Her comment, despite dealing a blow to my vanity, to her was a simple realization enveloped in her admiration for her Mommy, wiggly tush and all. And that was the real stunner – her acceptance and love wrapped up in her scrutiny of my derrière.

The second example of this was aimed at Mr. Bailey. It’s essential for this case to know Mr. Bailey is a physical cross between Jimmy Stewart (height) and Steve Young (build).

There we were walking through the throngs of tourists on Pier 39 inSan Francisco. Late afternoon, wind whipping as it does off of the Bay, bodies pushing along to the beat of a street musician’s bongo drums, Prima and I got separated from Mr. Bailey and Secondo (Sisi, as we sometimes call her).

Hanging out by the tour boats, Mr. Bailey soon emerged from the crowds with Sisi and we started out again, towards our hotel.

“Whoa!” Mr. Bailey said as he got within earshot, “That was crazy! This lady on a bike just ran into me!”

Prima, without missing a beat, nonplussed: “Was the biker OK?”

Since he and I were overcome with laughter, I’m not sure if he felt quite the same measure of abject acceptance and love. But I can report that Mr. Bailey, being who he is, shared this story several times throughout the trip.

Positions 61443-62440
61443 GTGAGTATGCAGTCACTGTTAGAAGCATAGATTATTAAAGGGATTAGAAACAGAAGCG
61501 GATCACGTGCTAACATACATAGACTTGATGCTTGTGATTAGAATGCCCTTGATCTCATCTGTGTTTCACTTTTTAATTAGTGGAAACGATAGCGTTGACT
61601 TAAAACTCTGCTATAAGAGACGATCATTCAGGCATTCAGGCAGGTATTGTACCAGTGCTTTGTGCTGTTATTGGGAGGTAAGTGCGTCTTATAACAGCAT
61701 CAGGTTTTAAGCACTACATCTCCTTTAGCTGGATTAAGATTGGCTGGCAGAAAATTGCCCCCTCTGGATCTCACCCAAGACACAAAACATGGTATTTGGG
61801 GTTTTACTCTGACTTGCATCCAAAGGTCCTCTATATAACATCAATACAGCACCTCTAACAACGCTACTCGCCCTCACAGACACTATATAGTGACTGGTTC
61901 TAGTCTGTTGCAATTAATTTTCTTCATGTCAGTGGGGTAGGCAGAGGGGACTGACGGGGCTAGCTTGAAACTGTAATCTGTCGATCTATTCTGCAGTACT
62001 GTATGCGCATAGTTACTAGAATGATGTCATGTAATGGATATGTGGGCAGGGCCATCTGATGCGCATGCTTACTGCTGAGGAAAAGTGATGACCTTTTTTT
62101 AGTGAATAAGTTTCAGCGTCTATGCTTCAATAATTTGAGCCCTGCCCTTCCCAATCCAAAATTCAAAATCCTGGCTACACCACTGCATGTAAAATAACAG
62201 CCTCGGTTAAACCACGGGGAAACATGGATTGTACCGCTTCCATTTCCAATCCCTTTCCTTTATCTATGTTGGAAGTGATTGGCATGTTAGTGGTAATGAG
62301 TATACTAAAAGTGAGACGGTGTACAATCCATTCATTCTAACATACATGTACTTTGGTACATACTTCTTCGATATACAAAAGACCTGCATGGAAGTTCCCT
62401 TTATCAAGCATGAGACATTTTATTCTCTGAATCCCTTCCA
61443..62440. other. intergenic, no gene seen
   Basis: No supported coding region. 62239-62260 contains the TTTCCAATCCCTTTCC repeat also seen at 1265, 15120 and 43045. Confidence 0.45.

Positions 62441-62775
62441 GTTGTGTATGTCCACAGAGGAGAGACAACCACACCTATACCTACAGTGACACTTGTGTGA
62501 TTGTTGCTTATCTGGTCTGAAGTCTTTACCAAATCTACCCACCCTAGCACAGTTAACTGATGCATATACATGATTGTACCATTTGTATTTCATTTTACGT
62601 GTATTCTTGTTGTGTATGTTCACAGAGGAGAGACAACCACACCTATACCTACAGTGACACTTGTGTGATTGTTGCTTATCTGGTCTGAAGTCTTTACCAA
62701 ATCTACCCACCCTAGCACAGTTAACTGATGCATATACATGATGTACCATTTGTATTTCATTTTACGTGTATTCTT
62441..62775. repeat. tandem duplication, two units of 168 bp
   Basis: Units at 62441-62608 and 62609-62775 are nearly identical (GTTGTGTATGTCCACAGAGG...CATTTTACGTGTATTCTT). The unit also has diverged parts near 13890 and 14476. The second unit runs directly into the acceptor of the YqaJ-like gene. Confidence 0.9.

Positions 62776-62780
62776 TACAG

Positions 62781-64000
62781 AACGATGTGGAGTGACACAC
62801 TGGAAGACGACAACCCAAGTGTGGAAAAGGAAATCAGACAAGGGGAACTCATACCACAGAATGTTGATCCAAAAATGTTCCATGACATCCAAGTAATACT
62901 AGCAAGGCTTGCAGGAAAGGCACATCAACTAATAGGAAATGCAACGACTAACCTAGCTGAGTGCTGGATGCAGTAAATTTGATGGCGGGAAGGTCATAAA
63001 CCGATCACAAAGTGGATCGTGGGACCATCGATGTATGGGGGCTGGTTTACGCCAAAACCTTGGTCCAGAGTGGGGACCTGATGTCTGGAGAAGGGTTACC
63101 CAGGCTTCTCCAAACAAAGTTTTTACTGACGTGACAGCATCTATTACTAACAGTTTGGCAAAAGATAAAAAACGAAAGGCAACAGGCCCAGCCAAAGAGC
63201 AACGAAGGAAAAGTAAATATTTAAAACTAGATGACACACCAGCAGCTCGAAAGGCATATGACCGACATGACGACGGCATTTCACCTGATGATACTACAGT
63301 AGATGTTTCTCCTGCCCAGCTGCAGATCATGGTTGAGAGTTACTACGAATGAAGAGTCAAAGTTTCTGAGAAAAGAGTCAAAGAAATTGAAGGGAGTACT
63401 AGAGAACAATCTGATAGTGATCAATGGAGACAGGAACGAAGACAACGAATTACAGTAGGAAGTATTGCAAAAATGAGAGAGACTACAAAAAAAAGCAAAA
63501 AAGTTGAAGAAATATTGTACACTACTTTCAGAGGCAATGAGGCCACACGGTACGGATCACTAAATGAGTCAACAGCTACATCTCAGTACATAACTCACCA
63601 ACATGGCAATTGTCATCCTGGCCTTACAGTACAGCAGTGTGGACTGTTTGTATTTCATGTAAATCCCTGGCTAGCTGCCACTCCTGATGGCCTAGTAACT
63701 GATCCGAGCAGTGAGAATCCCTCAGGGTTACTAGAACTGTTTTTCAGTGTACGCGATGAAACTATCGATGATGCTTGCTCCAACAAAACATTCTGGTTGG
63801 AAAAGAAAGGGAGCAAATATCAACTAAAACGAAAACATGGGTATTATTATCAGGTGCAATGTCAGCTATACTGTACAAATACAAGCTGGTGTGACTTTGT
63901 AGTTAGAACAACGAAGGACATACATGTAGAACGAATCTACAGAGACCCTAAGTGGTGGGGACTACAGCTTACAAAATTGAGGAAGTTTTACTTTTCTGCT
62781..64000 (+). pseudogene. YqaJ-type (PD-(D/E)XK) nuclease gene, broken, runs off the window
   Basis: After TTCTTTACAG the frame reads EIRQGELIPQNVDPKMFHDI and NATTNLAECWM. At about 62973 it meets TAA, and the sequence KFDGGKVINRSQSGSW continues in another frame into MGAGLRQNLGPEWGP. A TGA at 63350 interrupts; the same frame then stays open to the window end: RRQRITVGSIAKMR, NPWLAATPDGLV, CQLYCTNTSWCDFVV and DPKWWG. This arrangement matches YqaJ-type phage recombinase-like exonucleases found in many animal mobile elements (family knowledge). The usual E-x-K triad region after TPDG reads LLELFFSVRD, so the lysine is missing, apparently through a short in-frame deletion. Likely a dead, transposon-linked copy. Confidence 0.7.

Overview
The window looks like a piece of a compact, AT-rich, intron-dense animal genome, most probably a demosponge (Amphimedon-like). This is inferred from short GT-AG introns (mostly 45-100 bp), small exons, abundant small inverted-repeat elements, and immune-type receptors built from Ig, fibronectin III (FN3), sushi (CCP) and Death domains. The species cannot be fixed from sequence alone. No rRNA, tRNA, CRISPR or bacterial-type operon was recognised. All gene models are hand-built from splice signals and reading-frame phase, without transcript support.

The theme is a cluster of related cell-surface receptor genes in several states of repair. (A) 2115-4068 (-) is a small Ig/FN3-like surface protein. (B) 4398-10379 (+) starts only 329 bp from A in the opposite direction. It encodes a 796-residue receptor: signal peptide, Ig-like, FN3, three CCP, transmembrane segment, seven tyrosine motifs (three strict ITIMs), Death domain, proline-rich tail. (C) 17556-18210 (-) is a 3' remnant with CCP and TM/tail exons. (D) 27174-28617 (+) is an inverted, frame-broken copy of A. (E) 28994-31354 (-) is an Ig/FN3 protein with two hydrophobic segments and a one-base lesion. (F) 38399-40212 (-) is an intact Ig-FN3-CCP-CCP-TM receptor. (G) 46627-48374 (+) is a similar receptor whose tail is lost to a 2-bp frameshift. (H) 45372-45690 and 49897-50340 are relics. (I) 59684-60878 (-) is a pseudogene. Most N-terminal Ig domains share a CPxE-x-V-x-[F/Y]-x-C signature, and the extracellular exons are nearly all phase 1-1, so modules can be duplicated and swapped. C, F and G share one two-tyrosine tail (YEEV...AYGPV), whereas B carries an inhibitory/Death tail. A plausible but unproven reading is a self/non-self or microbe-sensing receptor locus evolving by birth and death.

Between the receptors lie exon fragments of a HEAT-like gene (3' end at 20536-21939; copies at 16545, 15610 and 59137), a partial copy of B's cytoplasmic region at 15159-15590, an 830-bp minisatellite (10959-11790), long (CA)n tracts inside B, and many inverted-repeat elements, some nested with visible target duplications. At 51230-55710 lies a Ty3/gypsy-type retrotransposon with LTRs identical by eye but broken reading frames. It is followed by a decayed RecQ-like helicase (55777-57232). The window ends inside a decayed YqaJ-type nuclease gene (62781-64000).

Setting the vacation record straight, kid-style

This summer Mr. Bailey and I upped our travel quotient by triple from last summer, when our big trip was a long weekend camping excursion in the high country. As a family, we were focused on making fresh, fun memories to blow the stink out of the sadness-soaked highlights of the last two years.

Mr. Bailey and the children

Introducing Prima + Secondo to one of the greatest cities in the world. Little did we know they'd have a slightly different take... Photo by Mrs. Bailey

Our first trip took us to the Bay Area, always a go-to place for The Baileys pre-kid days. Now that Prima and Secondo are 8 and 4, we figured it was the first trip they had a chance at remembering. We budgeted to stay in the city, strategized about visiting some touristy San Fran spots, and planned to stroll, eat great meals, and createGolden Gatememories for our family.

About halfway through, as we rendezvoused with my brother who lives in the Bay, we were treated to a rapid-fire re-accounting of all the glorious highlights of our vacation so far – kid style.

“So, Uncle Benny, first, my Mom left her Nook on the airplane,” Prima began in her know-it-all-voice.

I groaned. No, no, no, these weren’t the memories I expected!

“Yeah, yeah, yeah, Uncle Beeny, and we were on the train and she said, ‘Oh no, I forgot my Nook!’ And she started to cry,” Secondo chimes in, her voice going up an octave in excited urgency.